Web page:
Associate professor of medicine, and neurology
and neurosurgery, McGill University
one of the most exciting things for me when I was a new professor was
renovating my new lab. It felt very much like opening a restaurant. Often,
considerations like lab bench heights, distilled water and Ethernet ports
are shielded from you as a postdoc. I felt adept at navigating administrative tasks and bureaucracy, but I still underestimated the amount of
follow-up required for renovation issues and infrastructure changes. In the
end, though, everything worked out and I am still amazed at the amount of
whiteboard space that my lab can use up.
Another mistake I made was not fully appreciating the importance of
research trainees being able to get fellowships, and how quickly stipends
and salaries add up if your personnel do not have external financial support. My biggest surprise was the diversity of tasks that you become responsible for, and then how little time left there is to accomplish anything.
Time goes by very quickly the more things you have to juggle, whether in
your work life or in your personal life.
Assistant professor in the faculty of philosophy,
Dominican University College
i was still in grad school when a teaching opportunity first presented itself
to me. The course was on philosophical issues in feminism. It turned out to
be a small group of about 30 students from across the academic spectrum.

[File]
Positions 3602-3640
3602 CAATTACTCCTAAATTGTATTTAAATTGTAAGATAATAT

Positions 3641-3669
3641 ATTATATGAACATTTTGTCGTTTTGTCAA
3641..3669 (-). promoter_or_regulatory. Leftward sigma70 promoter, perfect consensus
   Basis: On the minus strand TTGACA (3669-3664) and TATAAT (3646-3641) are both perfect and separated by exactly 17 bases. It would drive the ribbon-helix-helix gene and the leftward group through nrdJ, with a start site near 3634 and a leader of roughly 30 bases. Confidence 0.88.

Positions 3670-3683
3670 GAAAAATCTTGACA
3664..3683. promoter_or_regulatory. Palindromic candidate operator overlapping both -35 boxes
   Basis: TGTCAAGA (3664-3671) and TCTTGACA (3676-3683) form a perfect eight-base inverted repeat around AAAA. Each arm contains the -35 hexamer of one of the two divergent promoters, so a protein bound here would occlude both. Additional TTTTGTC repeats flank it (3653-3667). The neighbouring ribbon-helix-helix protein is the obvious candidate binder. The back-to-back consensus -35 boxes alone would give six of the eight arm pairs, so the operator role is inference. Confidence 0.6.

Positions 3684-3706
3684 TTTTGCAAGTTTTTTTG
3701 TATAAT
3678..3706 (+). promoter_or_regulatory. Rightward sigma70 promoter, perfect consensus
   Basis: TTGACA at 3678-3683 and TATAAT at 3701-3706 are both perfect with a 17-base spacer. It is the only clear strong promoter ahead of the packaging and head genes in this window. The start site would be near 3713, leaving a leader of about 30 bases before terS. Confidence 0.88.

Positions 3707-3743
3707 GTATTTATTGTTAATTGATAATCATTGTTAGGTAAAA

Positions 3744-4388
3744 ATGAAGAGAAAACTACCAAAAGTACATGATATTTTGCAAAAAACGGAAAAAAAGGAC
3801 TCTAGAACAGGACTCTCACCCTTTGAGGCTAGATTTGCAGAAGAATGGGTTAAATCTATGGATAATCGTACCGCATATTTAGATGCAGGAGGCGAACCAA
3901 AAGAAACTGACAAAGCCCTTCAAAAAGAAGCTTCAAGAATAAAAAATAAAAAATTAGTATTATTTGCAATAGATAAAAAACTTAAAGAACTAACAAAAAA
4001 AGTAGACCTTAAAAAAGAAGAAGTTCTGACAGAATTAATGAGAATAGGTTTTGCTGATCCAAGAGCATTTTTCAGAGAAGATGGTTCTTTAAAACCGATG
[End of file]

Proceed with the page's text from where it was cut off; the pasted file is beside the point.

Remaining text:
Fifty-plus courses and more than 3,000 students later, I still think about it.
What I didn’t know at the time was that teaching is, to a large degree, perfor-mance-based. And, not unlike any other performance, intimate settings are
the hardest to work with as there is nowhere to hide. I had typed-up notes
for every lecture, which I went through meticulously using all available
boards in the classroom. What I hadn’t realized was that my note-grinding
did little to stimulate class discussion. I was so concerned with breaking
down the arguments in the texts I had assigned that I did not pay heed to
the fact that a discussion would have helped the students understand the
texts better than any guided formal textual analysis ever would.
Also, after reading the students’ evaluations and comments at the end
of the semester, I realized that what they really wanted was to know my
There are plenty of mistakes to go around
early in one’s academic career. Whether
they happen in front of a class or behind
the scenes, hindsight shows us how to do
better. Here you’ll find a mix of experience
and advice from eight professors who’ve
been there, done that and lived to share